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A Greek sophist and rhetorician, known as “the Nihilist,” a native of Leontini in Sicily. In B.C. 427, when already advanced in years, he came to Athens on an embassy from his native city, to implore aid against the Syracusans. The finished style of his speaking excited general admiration. He was successful in the object of his mission, and immediately returned home; but he soon came back to Athens, which he made his headquarters, travelling through Greece, like the other sophists, and winning much popularity and profit from a large number of disciples. He survived Socrates, who died in 399, and ended his days at Larissa in Thessaly in his hundred and fifth year.

His philosophy was a nihilistic system, which is summed up in three propositions: (a) Nothing exists; (b) If anything existed, it could not be known; (c) If anything did exist, and could be known, it could not be communicated. He declined to assume the name of sophist, preferring that of rhetorician. He professed not to teach virtue, but the art of persnasion; in other words, to give his disciples such absolute readiness in speaking, that they should be able to convince their hearers independently of any knowledge of the subject. He did not found his instruction on any definite rhetorical system, but gave his pupils standard passages of literature to learn by heart and imitate, practising them in the application of rhetorical figures. He appeared in person, on various occasions, at Delphi, Olympia, and Athens, with model speeches which he afterwards published. It must be remembered that it was Gorgias who transplanted rhetoric to Greece, and who helped to diffuse the Attic dialect as the literary language of prose. There remain two works ascribed to him, but not genuine—the so-called Apology of Palamedes, and the Encomium on Helen. See the article by Baumstark in the Rheinisches Museum for 1860, pp. 624-626; and Blass, Attische Beredsamkeit, pp. 44-72.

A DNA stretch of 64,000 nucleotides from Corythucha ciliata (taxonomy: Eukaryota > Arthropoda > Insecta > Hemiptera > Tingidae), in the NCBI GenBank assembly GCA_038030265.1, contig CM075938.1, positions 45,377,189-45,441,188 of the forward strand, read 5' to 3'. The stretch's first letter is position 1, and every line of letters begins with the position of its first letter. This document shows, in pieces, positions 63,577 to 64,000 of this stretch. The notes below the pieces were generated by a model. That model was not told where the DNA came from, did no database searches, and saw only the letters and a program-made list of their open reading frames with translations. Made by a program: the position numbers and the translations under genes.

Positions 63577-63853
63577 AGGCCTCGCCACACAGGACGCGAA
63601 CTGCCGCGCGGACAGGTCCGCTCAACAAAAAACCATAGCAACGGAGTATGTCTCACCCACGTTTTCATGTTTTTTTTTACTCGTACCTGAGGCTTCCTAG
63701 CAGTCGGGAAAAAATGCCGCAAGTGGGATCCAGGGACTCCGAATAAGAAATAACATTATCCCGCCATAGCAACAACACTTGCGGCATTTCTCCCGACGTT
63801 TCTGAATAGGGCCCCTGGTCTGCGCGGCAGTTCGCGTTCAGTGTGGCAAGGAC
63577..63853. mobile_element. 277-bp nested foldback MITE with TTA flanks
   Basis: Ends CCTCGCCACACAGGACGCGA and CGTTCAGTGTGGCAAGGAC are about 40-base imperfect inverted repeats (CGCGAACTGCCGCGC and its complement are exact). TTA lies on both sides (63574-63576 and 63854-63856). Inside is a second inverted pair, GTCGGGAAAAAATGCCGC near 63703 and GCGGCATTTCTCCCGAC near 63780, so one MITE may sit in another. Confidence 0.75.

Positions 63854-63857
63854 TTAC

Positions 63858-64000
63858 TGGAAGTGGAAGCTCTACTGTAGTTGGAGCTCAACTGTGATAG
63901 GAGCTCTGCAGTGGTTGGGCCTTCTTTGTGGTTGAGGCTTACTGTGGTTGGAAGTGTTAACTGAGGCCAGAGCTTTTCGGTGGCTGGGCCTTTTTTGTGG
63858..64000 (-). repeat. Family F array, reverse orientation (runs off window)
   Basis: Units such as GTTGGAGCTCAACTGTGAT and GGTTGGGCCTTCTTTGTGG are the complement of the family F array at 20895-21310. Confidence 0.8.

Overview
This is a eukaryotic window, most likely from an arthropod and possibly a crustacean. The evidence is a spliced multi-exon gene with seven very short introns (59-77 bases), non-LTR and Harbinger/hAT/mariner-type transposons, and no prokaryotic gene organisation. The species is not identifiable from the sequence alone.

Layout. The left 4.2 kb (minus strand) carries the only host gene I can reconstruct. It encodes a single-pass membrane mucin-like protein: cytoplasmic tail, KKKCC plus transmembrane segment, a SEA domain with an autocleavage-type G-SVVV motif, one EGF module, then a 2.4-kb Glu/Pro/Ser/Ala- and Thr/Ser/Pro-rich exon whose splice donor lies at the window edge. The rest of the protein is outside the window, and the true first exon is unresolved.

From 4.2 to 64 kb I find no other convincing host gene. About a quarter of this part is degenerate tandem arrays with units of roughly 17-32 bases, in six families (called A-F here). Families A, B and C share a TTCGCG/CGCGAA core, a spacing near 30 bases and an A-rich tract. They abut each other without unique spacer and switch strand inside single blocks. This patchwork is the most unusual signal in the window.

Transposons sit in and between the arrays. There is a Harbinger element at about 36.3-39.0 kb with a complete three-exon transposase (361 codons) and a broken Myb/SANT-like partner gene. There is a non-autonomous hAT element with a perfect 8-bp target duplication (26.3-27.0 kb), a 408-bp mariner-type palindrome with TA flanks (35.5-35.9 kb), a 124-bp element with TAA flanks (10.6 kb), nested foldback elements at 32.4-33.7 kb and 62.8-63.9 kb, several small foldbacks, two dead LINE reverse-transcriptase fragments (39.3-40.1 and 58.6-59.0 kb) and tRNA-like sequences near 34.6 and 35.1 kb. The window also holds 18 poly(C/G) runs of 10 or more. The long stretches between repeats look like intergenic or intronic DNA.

A Greek rhetorician of the second half of the first century B.C. He was tutor to the younger Cicero, and was the author of a treatise on the figures of speech, which is in part preserved in a Latin paraphrase by Rutilius Lupus. See Rutilius Lupus.

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